Police, fire chiefs talk annexation

Morgantown’s police and fire chiefs were among the numerous city officials on hand at Thursday’s first public meeting on annexation.
“What the city proposed, the city never talked to us,” Fire Chief Mark Caravasos said when asked about the additional manpower and equipment the department would need.
The city’s draft annexation report states the department would have an immediate need for four firefighters and a fire engine with future needs of an unspecified number of extra engines and 15 firefighters in the long term.
At Thursday’s meeting though, Caravasos said a new station, which he said should be located at the airport, would need 24-27 firefighters, by his count. That would staff two combination fire engine/ladder trucks and a heavy rescue truck, which he said the city needs.
The department would also require two tankers to haul water if the annexation is successful, Caravasos said. The MFD does not have any tankers right now.
Over the past week, Caravasos has been out surveying the proposed areas to be brought in the city for hydrants and marking their locations, he said. The coverage is “sporadic” with some areas having great coverage, some having a little and some having none. He declined to offer specific examples.
One area targeted for annexation with zero hydrants, according to Morgantown Utility Board Spokesperson Chris Dale, is Woodland Terrace, a trailer park off of Hartman Run Road. Ashworth Landing, an apartment complex off Green Bag Road, only has one hydrant.
“Police, fire and EMS, people that go out and save lives should be available to everybody,” Caravasos said.
He described his dream fire service as a community-based metro department that doesn’t have to worry about politics or boundaries and could focus on helping people.
Police
Morgantown Police Chief Ed Preston said should the annexation be successful, the new city residents could expect faster response times, especially on non-emergency calls.
He explained his department has more resources and less territory to cover than the Monongalia County Sheriff’s Department, which currently covers the areas targeted for annexation, can respond to some calls the sheriff’s department can’t, such as a call for a stolen cell phone.
The MPD is the state’s third largest police department and has an average response time of two-and-a-half minutes on priority calls and four minutes for all calls, he said.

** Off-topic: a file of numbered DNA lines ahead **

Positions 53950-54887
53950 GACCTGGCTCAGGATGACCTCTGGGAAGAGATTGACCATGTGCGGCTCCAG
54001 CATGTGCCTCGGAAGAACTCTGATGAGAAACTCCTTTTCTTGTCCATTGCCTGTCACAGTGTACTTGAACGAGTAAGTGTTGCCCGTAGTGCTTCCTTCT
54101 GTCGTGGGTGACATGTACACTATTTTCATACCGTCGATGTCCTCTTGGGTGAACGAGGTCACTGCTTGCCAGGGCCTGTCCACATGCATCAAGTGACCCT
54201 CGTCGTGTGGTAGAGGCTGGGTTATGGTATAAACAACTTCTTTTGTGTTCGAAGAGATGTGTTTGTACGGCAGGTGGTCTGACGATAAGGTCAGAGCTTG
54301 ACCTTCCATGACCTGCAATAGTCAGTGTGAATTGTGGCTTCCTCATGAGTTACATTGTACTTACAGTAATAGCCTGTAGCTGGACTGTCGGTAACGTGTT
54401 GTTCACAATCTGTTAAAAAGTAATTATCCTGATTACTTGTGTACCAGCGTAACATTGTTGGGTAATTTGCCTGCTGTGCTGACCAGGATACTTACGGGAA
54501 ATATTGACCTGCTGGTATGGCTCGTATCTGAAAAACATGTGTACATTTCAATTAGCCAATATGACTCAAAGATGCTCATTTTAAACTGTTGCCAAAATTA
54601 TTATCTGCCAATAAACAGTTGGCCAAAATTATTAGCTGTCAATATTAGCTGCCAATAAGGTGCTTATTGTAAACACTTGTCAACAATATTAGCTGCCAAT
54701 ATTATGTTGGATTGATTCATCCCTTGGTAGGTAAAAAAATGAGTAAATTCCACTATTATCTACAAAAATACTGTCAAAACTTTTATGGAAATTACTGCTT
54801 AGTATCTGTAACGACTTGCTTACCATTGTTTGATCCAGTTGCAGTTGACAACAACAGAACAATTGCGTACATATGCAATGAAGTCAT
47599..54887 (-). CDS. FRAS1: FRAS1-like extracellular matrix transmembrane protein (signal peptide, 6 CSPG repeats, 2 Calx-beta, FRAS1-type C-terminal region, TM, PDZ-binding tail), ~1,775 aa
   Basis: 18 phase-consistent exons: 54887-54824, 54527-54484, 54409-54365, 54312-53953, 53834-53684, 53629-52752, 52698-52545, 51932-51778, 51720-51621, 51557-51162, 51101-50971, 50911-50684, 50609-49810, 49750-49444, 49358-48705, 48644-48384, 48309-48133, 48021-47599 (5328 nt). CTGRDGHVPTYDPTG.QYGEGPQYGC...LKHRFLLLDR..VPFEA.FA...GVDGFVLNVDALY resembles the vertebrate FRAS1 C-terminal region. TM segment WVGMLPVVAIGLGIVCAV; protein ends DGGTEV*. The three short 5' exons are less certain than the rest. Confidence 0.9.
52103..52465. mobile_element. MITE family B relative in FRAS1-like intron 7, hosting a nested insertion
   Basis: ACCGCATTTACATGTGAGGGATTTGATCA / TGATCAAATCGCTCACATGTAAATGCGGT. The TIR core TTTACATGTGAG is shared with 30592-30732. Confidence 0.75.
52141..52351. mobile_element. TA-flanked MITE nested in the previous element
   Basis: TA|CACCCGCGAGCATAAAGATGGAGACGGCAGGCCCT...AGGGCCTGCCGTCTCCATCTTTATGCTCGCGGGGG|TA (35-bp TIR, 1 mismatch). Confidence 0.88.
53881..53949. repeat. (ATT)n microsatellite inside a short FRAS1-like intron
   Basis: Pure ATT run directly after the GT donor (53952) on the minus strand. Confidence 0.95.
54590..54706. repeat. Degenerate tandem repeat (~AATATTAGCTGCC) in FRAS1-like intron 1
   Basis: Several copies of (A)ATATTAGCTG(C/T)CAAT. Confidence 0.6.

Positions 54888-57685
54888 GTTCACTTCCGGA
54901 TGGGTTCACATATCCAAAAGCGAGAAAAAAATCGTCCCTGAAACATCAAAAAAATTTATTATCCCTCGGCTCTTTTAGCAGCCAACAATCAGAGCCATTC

In a handout for the information session, the city boasts about the department’s specialized resources that other area or regional departments don’t have. An example in the handout was the MPD’s soft interview room for sexual assault victims — which is already made available for use by any agency.
Preston is big on cooperation and he will always lend his department’s capabilities to other law enforcement in need, he said. The department has the region’s only Underwater Search and Recovery team and lends its expertise all over the state — including in the search for Aliayah Lunsford.
If annexation is successful, it will be a continual process to constantly improve patrol routes and find the most effective ways to bring the department’s preferred method of policing — community policing — into the new coverage area.
Preston said he doesn’t just look at what happened last year and make adjustments, but prefers to look at 10 years of data, find the averages and base his decisions off of that.
The annexation draft plan calls for five additional officers and a 30% increase in overtime for the police department to fund an additional two to three officers per shift. Preston said that would be a starting point but more hires would be needed. Also, not every officer would want to work overtime because of their families or just wanting time off.
Preston also said he wasn’t worried about crime rates increasing or decreasing with the extra territory — he can’t take credit for people committing a crime or not committing a crime, only what his department does after a crime has been reported.

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